Over one thousand genome-wide association studies (GWAS) have been conducted in the past decade. Increasing biological evidence suggests the polygenic genetic architecture of complex traits: a complex trait is affected by many risk variants with small or moderate effects jointly. Meanwhile, recent progress in GWAS suggests that complex human traits may share common genetic bases, which is known as “pleiotropy”. To further improve statistical power of detecting risk genetic variants in GWAS, we propose a penalized regression method to analyze the GWAS dataset of primary interest by incorporating information from other related GWAS. The proposed method does not require the individual-level of genotype and phenotype data from other related GWAS, making it useful when only summary statistics are available. The key idea of the proposed approach is that related traits may share common genetic basis. Specifically, we propose a linear model for integrative analysis of multiple GWAS, in which risk genetic variants can be detected via identification of nonzero coefficients. Due to the pleiotropy effect, there exist genetic variants affecting multiple traits, which correspond to a consistent nonzero pattern of coefficients across multiple GWAS. To achieve this, we use a group Lasso penalty to identify this nonzero pattern in our model, and then develop an efficient algorithm based on the proximal gradient method. Simulation studies showed that the proposed approach had satisfactory performance. We applied the proposed method to analyze a body mass index (BMI) GWAS dataset from a European American (EA) population and achieved improvement over single GWAS analysis.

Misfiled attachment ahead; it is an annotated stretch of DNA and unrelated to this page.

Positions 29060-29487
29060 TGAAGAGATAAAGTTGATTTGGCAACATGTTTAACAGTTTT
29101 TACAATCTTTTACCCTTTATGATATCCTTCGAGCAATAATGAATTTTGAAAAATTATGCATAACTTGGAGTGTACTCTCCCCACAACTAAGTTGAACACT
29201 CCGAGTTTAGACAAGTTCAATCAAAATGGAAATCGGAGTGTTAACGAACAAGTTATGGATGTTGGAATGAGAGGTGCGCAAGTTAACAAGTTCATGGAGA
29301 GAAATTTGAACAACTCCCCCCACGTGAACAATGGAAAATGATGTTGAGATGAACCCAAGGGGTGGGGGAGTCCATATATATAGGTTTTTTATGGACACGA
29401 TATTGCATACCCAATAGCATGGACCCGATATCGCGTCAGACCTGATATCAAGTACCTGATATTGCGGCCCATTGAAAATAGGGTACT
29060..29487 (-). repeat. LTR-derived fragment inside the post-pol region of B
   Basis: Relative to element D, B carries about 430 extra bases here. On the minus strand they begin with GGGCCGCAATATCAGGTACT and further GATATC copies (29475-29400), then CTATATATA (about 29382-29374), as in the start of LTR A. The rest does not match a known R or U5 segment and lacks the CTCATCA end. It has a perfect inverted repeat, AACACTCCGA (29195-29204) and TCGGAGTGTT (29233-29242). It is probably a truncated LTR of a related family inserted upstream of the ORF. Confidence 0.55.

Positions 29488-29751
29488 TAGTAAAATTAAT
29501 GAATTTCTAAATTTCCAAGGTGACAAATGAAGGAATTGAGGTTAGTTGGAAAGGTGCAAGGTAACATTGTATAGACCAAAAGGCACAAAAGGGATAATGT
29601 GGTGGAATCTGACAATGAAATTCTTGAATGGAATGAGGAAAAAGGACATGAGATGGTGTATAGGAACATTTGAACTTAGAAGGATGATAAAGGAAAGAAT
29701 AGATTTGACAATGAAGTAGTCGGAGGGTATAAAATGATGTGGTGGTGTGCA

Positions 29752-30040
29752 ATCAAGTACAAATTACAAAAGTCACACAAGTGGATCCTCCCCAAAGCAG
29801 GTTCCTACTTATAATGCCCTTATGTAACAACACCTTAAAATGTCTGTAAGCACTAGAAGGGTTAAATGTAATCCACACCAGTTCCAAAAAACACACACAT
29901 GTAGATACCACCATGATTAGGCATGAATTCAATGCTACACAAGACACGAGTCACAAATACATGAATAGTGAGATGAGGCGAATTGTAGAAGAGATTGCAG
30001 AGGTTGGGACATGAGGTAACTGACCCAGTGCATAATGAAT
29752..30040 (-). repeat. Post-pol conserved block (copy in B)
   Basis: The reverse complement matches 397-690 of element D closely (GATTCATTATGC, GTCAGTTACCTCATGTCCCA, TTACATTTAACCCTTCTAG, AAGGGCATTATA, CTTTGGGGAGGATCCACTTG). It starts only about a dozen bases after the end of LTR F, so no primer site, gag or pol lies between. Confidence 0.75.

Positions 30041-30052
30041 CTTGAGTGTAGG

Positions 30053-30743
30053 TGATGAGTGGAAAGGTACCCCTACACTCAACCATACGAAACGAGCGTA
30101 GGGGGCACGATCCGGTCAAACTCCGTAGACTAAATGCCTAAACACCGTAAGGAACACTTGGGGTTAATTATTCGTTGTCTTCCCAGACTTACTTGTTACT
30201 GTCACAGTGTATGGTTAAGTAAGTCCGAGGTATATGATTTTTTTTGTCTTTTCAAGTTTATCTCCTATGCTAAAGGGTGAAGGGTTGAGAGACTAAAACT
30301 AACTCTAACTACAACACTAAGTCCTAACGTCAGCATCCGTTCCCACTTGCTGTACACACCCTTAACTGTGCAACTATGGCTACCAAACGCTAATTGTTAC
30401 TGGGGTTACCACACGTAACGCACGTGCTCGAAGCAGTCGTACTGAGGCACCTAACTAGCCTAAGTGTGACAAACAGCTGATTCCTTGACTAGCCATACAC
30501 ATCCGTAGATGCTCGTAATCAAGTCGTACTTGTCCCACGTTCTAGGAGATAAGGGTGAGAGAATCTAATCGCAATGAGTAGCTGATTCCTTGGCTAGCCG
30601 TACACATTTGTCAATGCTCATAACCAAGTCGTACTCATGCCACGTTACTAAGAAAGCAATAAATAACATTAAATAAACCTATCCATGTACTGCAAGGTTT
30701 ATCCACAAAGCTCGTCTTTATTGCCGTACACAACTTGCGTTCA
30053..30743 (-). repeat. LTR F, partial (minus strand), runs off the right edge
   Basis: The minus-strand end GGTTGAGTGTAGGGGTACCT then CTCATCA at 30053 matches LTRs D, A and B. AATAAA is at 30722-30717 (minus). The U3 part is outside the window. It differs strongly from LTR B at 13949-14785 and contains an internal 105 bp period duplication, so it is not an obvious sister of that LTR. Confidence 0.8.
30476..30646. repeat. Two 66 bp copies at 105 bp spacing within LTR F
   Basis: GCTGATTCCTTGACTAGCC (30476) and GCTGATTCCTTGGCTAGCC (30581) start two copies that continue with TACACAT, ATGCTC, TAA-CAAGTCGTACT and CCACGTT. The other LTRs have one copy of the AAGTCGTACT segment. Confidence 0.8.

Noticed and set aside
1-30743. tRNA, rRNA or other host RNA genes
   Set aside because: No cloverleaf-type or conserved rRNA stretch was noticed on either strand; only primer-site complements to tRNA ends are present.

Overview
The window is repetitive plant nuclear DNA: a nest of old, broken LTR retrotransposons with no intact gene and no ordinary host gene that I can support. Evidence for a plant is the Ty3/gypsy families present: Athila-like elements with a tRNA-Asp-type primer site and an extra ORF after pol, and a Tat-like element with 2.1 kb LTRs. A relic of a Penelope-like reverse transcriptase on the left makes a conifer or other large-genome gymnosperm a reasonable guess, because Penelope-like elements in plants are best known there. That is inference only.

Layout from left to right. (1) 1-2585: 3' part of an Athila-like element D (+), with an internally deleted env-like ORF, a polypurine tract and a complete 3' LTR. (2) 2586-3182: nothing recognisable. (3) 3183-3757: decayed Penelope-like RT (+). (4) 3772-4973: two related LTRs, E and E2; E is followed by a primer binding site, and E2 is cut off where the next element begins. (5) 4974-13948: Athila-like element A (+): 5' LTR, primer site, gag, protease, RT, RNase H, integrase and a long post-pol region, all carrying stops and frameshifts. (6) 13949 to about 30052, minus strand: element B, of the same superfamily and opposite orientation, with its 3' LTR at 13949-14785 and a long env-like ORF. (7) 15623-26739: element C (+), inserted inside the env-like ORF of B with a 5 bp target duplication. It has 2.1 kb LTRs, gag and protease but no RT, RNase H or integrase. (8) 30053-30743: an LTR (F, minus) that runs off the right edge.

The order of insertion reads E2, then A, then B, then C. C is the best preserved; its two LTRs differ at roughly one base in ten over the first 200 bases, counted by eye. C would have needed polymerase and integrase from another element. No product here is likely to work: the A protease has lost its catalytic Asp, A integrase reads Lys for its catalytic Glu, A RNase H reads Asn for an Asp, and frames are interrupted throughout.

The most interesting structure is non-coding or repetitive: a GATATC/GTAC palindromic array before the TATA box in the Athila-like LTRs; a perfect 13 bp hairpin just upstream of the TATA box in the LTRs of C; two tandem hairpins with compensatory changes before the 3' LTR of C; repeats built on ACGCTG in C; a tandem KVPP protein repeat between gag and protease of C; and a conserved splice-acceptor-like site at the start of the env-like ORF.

|Journal||Journal of Biometrics and Biostatistics|
|Publication status||Published - May 2015|
- Integrative analysis of GWAS
- Penalized methods
- Scaled group Lasso